Working With Shame
Friday, 22 Mar 2024
9:00am - 3:00pm
Dunedin Public Art Gallery
Lunch & Tea Break Catering
Bookshop at Seminar
Shame is insidious, hard to identify, awful to feel, tricky to contain and easy to pass on. It is often overlooked as a therapeutic consideration, however if we are serious about improving the mental and psychological wellbeing of the people we work with, their experience of shame needs to be discussed, assessed and attended to in our work with them.
Feelings of shame often have their origins in childhood, although they also frequently present in association with a range of other psychological and developmental challenges. Experiences of trauma, complex abuse, addiction, relationship breakdown, anxiety, disordered body image, violence, or suicidal ideation, are often associated with and can all trigger a toxic shame response. If left unchecked shame grows more powerful and becomes viewed as being part of a person’s identity, meaning they can lose the ability to separate themselves from it. Feelings of shame seriously undermine people’s capacity to move forward in life.
The dominant societal norm of hiding or avoiding shame has recently been exposed and there is growing recognition of the importance of naming, understanding and treating shame. To effectively work with shame, we have to understand why it can be so difficult to ease this deeply ingrained emotion, why shame vigilantly protects itself, and how many traditional interventions may actually be sustaining shame (or driving it even deeper).
Some of the key themes that Greg will discuss in this insightful and interactive one-day workshop include:
- Origins of shame and its evolutionary purpose.
- External vs internal shame.
- The difference between shame and guilt.
- The neuroscience of shame.
- The complex relationship between shame and power.
- The ways people try to manage their shame, including the effects of hiding, denying or trying to live with shame.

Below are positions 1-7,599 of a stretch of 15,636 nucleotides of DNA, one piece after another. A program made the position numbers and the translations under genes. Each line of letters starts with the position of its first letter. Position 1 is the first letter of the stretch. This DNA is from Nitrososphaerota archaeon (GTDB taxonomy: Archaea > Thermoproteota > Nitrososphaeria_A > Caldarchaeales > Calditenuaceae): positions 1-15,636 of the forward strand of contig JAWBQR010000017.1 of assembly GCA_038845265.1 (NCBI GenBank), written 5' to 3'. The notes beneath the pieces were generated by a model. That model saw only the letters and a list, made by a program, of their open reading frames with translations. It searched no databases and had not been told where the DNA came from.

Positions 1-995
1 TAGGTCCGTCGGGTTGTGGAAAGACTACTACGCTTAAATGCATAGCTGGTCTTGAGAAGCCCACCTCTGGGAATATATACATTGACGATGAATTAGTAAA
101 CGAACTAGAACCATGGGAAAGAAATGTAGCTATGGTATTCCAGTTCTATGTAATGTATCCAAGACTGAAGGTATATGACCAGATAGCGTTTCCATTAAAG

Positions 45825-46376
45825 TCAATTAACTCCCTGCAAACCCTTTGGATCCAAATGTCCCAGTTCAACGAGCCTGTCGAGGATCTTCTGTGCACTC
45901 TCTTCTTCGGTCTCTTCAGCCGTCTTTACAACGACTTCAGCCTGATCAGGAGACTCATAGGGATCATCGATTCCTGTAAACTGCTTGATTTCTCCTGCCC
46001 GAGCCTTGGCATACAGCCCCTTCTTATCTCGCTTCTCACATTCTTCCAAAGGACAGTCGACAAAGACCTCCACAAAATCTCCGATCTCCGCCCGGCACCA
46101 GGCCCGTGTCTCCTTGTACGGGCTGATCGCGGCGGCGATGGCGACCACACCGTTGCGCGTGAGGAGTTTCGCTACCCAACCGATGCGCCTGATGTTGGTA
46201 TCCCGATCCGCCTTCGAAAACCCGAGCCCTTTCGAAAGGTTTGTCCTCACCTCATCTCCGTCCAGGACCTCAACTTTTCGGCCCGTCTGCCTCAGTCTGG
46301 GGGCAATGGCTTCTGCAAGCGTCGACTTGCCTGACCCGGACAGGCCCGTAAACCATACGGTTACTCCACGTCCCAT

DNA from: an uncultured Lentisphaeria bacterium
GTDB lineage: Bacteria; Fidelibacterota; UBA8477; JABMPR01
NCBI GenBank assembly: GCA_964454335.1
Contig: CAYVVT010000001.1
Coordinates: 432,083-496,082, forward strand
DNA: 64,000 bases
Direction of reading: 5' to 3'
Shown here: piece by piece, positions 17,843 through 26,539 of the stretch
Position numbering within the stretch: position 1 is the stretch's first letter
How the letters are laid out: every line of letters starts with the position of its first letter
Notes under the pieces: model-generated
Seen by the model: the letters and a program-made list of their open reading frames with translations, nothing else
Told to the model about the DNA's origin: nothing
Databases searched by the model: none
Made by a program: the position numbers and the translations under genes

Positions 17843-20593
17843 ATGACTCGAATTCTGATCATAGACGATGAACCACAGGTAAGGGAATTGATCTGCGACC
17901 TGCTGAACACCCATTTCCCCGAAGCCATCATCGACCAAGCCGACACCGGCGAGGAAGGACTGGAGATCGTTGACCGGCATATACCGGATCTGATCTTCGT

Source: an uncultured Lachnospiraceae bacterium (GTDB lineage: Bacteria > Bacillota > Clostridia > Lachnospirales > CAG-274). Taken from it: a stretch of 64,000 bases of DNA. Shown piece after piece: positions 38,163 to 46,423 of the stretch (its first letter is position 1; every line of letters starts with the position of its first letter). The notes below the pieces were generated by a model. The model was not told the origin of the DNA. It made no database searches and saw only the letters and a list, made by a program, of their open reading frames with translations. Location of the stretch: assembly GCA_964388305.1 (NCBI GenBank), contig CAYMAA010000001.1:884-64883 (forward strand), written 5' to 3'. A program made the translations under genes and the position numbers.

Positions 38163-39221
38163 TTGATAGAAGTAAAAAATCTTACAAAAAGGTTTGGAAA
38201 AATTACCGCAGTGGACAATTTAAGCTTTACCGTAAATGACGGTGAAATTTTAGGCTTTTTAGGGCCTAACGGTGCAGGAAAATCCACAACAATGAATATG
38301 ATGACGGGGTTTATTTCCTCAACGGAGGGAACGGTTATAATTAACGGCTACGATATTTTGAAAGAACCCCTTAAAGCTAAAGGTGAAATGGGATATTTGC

- Intergenerational shame (with particular focus on the shame inflicted, often unintentionally, by common parenting practices).
Practitioner considerations and intervention:
- Assessing and identifying the presence of shame.
- Facilitating healing from shame across ages and developmental stages.
- Assisting in the prevention of shame.
- Preventing future generations from “catching” shame.
Greg Yee is a family and individual Therapist, based in Canberra, with over 30 years’ experience of working therapeutically with issues relating to shame. He divides his time between his successful private practice, delivering training for professional audiences and supervising individuals and teams. Greg has previously delivered his ‘Family Violence” workshop for Compass Seminars and is returning to deliver this new workshop in response to demand from our customers to hear more from him. Greg presents with insight, clarity, and compassion, meaning this is a training opportunity not to be missed by anybody working with individuals and families.
"Greg talked with clarity and compassion on this challenging topic. I appreciated his fresh and non-judgmental perspectives and will certainly take a lot of these ideas back to my colleagues."
"Excellent content delivered thoughtfully and with insight. Thanks Greg"
"Lots of great ideas, was worried it would only be a workshop for counsellors but I got so much out of it that will be useful in my work."